DR. M. M. MARSH was Medical Inspector of the Department of the Gulf and South, his charge comprising the States of Georgia, South Carolina, and Florida. He held his appointment in the capacity mentioned from the Sanitary Commission, and from Government, the latter conferring upon him great authority over hospitals and health matters in general throughout his district.
It was in the early part of the year 1863 that Mrs. Marsh left her home in Vermont and joined her husband at Beaufort.
The object of Mrs. Marsh in going thither, was to establish a home with its comforts amidst the unfamiliar scenes and habitudes of the South.
Everything was strange, unnatural, unreal. Beaufort was in conquered territory occupied by its conquerors The former inhabitants had fled, leaving lands, houses and negroes--all that refused to go with them, or could not be removed. Military rule prevailed, and the new population were Northern soldiers, and a few adventurous women. Besides these were blacks, men, women and children, many of them far from the homes they had known, and strange alike to freedom and a life made independent by their own efforts. From order to chaos, that was the transition a Northern woman underwent in coming to this place and state of society.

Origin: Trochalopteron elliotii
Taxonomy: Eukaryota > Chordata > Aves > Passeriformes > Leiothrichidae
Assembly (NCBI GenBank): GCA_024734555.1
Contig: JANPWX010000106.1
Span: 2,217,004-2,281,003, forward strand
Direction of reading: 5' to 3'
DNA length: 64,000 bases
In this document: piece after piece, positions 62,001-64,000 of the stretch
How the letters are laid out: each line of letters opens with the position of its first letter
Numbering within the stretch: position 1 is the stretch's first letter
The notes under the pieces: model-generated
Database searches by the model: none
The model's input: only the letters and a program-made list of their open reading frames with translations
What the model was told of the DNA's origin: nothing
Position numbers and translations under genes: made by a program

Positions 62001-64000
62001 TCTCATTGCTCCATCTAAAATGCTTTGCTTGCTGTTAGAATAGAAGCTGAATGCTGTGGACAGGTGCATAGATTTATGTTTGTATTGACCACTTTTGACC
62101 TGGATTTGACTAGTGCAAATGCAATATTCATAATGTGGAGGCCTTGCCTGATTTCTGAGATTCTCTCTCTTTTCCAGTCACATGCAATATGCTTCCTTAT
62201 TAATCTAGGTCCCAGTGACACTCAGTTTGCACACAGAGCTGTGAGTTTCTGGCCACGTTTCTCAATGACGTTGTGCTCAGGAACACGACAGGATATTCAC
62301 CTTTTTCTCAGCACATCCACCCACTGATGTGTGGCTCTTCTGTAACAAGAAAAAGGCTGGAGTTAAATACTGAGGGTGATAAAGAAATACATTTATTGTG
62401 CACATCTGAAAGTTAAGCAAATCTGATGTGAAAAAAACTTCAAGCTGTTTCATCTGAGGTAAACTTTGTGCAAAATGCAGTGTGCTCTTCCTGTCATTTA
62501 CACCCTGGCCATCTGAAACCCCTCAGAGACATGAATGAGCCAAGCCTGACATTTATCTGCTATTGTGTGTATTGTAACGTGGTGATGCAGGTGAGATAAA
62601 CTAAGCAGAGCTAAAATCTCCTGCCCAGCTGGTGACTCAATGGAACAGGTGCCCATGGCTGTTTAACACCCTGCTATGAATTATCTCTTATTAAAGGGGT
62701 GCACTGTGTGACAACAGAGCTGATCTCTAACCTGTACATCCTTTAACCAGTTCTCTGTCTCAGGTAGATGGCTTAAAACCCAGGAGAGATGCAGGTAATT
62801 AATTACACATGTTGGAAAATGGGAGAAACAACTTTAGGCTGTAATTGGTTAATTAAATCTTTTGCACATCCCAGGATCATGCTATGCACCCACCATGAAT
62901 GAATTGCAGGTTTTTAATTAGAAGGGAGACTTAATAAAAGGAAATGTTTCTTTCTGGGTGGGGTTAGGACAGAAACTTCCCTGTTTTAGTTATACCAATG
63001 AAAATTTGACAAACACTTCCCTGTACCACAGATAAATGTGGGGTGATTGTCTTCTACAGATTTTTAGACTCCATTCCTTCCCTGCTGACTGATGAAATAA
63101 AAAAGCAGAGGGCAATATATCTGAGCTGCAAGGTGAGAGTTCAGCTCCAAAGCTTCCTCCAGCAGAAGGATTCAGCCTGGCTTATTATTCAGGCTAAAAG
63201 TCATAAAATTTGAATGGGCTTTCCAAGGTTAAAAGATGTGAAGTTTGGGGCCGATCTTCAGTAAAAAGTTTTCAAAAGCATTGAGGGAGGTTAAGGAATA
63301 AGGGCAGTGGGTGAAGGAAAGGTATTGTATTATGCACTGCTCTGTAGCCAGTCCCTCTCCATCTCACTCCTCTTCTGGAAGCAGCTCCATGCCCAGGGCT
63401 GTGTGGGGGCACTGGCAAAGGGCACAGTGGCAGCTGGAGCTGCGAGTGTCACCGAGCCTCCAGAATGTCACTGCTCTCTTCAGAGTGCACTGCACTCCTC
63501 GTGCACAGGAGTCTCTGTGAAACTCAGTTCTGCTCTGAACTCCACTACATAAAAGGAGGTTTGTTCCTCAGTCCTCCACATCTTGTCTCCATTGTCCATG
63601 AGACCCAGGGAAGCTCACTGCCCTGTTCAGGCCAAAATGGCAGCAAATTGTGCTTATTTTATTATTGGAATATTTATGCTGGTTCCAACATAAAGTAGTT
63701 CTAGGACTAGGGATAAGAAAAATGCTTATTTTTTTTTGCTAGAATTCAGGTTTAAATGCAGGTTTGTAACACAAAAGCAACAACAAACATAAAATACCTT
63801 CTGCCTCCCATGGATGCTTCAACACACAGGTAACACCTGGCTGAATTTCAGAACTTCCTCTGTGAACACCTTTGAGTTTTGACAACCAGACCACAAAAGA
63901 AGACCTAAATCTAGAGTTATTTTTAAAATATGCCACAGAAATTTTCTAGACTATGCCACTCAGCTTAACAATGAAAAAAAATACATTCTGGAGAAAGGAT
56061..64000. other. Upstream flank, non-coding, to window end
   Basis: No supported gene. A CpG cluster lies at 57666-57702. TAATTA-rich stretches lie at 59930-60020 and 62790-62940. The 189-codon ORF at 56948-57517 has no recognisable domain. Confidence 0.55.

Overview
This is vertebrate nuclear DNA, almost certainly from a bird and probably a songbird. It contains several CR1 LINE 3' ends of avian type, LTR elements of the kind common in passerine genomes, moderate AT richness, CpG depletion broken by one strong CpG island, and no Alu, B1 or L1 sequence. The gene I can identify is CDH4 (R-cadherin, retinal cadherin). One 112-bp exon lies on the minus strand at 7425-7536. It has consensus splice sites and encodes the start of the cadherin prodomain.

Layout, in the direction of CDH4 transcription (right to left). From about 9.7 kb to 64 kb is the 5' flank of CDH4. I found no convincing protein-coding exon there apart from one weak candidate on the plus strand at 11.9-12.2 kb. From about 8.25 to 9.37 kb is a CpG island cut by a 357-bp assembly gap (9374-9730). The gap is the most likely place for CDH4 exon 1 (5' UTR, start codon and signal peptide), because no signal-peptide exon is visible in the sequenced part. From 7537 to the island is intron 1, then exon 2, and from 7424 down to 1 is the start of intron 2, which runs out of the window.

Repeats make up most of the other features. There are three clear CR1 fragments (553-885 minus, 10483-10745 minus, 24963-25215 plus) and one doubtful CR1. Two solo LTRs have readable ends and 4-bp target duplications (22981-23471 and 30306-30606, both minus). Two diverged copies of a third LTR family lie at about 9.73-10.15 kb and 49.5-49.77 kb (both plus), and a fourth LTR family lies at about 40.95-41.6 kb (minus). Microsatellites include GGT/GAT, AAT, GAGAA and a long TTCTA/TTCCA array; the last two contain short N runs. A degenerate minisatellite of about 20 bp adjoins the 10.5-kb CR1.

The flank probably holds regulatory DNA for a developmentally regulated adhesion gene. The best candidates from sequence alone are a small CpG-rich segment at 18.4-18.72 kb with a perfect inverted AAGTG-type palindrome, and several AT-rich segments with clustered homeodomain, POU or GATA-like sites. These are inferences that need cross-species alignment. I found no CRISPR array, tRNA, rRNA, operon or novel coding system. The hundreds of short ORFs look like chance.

Mrs. Marsh had no sooner arrived than she found there was work to do and duties to perform in her new home on which she